One thing that makes Ruby particularly interesting at the moment is the simple fact that it is not only evolving as a language (Ruby 1.9, 2.0 and beyond) but is also inspiring all kinds of other projects: everything from IDEs (such as Ruby In Steel :-) to compilers such as the Gardens Point Ruby.NET, to alternative Rubylike implementations ranging from the highly Rubylike JRuby to the less Rubylike Groovy. Not to mention frameworks such as Rails and Nitro and CMS applications such as Radiant and Typo.

In short, even though Ruby itself has been around for a decade, there has never been a period of such active development as now. All in all, this is an exciting time to be programming in Ruby…

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  • So What’s So Special About Ruby, Anyhow?
    11 March 2007

    Most people consider Ruby to be "strongly typed" as well as "dynamically typed". Therefore calling it "type-free" won’t sit well with many.

    • So What’s So Special About Ruby, Anyhow?
      11 March 2007, by Huw

      This is a case of ’for want of a better description’. I am all too keenly aware of the typing issues of Ruby. From the perspective of a C# or Pascal programmer, the lack of explicit typing and dynamic type instantiation may seem to make Ruby a language ’without types’. In fact, type inference has been one of the biggest challenges in the development of Ruby In Steel’s IntelliSense. Obviously, in order to provide correct IntelliSense, we have to determine the actual type of a given identifier within a specific context (scope, position, execution point) of a Ruby program. So, while Ruby is "type free" in the sense that it lacks explicit typing, each object is necessarily instantiated from a specific type or class. This is one of those aspects of Ruby which appear different according to which angle you view it from - the ’front end’ Ruby programmer or the ’back end’ implementer.

      • So What’s So Special About Ruby, Anyhow?
        22 March 2007, by David Koontz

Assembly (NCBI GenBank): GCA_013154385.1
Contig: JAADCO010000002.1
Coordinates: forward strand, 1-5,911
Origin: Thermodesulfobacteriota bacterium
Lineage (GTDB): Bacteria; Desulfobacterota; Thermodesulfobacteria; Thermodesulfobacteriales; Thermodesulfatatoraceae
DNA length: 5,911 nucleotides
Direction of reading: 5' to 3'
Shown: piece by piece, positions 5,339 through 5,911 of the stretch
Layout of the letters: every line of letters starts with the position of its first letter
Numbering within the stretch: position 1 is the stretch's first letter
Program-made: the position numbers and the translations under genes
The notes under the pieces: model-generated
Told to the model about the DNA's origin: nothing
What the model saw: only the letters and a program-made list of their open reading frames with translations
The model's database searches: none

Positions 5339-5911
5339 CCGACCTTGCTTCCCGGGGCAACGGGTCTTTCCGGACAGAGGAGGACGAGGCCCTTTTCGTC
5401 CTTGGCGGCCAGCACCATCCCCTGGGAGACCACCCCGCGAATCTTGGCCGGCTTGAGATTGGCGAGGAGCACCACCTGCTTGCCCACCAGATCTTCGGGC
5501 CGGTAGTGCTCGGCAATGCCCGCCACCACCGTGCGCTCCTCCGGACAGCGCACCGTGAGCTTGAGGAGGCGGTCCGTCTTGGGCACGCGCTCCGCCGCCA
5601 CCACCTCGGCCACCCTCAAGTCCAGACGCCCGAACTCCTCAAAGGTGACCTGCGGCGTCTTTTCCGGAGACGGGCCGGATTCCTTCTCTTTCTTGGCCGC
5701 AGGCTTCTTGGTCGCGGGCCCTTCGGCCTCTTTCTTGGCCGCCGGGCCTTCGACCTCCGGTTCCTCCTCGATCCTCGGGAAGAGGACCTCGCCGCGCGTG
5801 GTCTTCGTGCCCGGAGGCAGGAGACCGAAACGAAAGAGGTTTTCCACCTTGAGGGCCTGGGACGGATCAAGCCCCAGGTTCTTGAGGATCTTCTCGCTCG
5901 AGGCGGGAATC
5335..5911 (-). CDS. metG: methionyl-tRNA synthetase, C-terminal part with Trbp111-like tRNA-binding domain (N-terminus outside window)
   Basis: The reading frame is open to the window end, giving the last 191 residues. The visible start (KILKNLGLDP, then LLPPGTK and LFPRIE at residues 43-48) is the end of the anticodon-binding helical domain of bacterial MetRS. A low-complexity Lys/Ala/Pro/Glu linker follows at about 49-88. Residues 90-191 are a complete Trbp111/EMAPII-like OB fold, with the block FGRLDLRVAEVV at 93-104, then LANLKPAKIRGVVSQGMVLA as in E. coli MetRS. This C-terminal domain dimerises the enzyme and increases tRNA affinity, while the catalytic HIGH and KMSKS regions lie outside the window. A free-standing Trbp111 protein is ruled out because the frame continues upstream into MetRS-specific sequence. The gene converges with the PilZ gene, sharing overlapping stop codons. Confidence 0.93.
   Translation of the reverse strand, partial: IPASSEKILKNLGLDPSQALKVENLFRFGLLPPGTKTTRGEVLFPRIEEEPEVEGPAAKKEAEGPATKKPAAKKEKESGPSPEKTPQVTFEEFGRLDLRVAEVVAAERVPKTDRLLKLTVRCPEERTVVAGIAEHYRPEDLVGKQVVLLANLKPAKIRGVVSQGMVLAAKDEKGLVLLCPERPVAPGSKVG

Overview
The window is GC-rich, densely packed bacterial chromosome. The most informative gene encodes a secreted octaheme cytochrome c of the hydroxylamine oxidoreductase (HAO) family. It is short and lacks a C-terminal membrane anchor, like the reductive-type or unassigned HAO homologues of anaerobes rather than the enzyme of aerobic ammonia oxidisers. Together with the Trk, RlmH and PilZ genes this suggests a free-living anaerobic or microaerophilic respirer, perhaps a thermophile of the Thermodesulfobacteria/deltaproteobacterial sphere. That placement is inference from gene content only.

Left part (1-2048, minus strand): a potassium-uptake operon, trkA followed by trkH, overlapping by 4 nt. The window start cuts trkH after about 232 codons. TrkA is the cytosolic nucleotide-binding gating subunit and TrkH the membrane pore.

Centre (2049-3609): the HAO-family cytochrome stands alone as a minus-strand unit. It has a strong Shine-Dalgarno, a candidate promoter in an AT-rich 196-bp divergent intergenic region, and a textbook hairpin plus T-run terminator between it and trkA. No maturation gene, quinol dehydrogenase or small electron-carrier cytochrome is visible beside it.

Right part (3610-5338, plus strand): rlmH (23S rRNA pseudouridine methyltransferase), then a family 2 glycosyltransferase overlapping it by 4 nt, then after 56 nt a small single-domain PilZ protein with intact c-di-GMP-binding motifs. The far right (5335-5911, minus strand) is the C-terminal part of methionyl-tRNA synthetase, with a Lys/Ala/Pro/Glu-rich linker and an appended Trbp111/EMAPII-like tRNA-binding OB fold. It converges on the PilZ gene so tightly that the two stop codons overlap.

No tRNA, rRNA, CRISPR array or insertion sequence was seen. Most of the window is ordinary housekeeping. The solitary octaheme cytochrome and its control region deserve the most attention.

How is this different from either perspective. As a "front end" user I know that objects have a specific type and references(variables, identifiers) do not. I never for a moment think that I’m dealing with an object of an abstract type nor do I think that my variable is of "type" x. Viewing a variable as having a type is a very "static typing" viewpoint and doesn’t apply to Ruby/Python/Smalltalk/Lisp/. I don’t understand where the lack of a better term comes in either. You have strong typing and weak typing, this refers to how you can coerce data around and if you can just treat a Foo like a Bar even though they are not the same. Then you have static and dynamic typing. These are orthogonal to strong/weak. Ruby is a strong dynamic language, OCaml is strong static. Basic is weak dynamic, C is weak static. The problem is most people have never seen a type system that’s not C or its kin and thus the inexorable linking of strong and static and weak and dynamic.

        • strong v weak typing
          27 December 2007, by Jeff

          Actually, the distinctions are: contravariant v. covariant, and static v. dynamic.

          with strong = contravariant, and weak = covariant. And I really doubt that a covariant dynamic language could be written, as the type system would never know how to coerce the type of one object into another, as in t = "Hello " + 3 (how to add a number to a string: because of the dynamic typing, it can either pretend that the string is a number or the number a string, and I have never seen a dynamic type system capable of doing that, requiring "Hello " + 3::to_s //an alternative syntax in Ruby to 3.to_s().